Answering himself, Domingo thinks about Chen Pan leaving China and falling in love with Lucrecia. Their union “created a whole new race, brown children with Chinese eyes who spoke Spanish and a smattering of Abakuá.” The use of “new race” in Domingo’s thoughts points to the ways that race is a social construct, not biological. The cross-cultural interactions, first with Chen Pan and the Spanish, then with Lucrecia, then with the children being raised in a Spanish nation, resulted in Domingo’s ancestors, ancestors who carried within them aspects of multiple cultures.
Domingo’s physical appearance made him “not immediately identifiable” to others, causing them to question and project their own ideas onto him. In Cuba, a policeman arrested him “for practicing ‘negritude'” because he grew an afro. His mother came to the precinct and spoke with the captain, whom she delivered 34 years prior, and he let Domingo go “without a word.” The policeman could not “identify” Domingo because Domingo did not fit into the ways that he identified others around him.
Chen Pan, Chen Fang, and Domingo do not easily fit into the ways that those around them see the world. They are culturally and physically interwoven, highlighting the hybridity of the world and the interaction among individuals. As a result, they continually become pigeonholed by others who think that they should conform to some preconceived notion of Chinese, Cuban, Spanish, or whatever. All of this, again, makes me think about Frank Yerby’s assessment in regard to the ways we construct the world, placing our own preconceptions onto others. He told James Hill, “I reject adjectives. Adjectives, which are the enemy of nouns, don’t mean anything.”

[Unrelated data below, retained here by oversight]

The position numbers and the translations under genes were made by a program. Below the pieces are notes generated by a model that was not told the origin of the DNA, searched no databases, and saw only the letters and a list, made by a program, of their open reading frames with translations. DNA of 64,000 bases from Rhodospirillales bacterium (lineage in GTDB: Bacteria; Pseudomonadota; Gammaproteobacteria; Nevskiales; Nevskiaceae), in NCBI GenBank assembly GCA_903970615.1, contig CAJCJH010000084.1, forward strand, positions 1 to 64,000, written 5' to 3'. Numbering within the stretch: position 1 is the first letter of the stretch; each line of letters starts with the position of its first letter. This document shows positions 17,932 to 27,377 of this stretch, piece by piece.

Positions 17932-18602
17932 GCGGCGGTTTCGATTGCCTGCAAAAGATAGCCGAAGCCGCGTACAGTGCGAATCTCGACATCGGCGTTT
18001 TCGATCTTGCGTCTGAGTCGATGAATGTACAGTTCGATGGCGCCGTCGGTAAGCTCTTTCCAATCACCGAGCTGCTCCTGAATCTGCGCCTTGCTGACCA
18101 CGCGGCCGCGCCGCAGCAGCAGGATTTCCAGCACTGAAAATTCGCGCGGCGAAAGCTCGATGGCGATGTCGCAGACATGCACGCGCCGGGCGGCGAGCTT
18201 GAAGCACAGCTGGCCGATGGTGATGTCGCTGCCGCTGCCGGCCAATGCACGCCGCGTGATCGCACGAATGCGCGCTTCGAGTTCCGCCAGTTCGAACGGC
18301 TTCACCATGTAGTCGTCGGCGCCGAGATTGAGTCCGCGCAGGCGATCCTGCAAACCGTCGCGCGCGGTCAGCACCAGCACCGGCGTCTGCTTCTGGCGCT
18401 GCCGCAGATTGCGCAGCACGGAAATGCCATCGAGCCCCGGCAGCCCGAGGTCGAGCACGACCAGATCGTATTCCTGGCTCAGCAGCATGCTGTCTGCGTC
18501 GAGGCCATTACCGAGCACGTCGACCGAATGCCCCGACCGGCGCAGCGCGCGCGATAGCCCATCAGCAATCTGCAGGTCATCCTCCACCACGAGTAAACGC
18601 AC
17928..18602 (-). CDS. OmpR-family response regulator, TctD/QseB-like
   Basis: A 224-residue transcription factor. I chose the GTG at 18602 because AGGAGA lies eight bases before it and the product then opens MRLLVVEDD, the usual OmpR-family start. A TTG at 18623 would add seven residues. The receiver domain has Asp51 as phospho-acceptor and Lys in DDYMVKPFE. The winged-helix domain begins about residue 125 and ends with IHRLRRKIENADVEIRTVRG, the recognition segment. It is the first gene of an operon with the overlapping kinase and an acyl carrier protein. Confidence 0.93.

Others place adjectives on Domingo. They place adjectives on Chen Fang. They place adjectives on Lorenzo. They place adjectives on Chen Pan. In this manner, they do not allow Domingo, Chen Fang, Lorenzo, and Chen Pan to construct their own identities. Instead, others construct the identities to fit their own needs. This hinders one’s ability to discover their “true” self, whatever that may be.
Talking about the novel and Chinese migration to Cuba, García told Scott Shibuya Brown about her own daughter. She said, “In addition, my own daughter is part Japanese, part Cuban, part Guatemala, and part Russian Jew, and I’ve become interested over the years in compounded identities such as hers . . . not just those people trying to figure out one hyphen but multiple hyphens.” At our core, we are all multiple-hyphens, different adjectives to different people. These adjectives do not necessarily have to describe where we or our ancestors are from. They can describe what we do, what we like, how we act. They are adjectives, most of the time, that we do not necessarily choose. We may embrace them, but we did not enter the world claiming them.
So, are any of us ourselves? I still maintain that we are not because while we can define ourselves to ourselves and to others, we encounter, daily the ways others define us, both personally and culturally. These outside definitions become part of us as well, tangling up with our personal definitions of ourselves, becoming a ball that we must unravel, thread by thread. Will we even unravel the whole thing? I don’t know.
Next post, I’ll discuss some of these issues in Smith The Land South of the Clouds. Until then, what are your thoughts? As usual, let me know in the comments below, and make sure to follow me on Twitter at @silaslapham.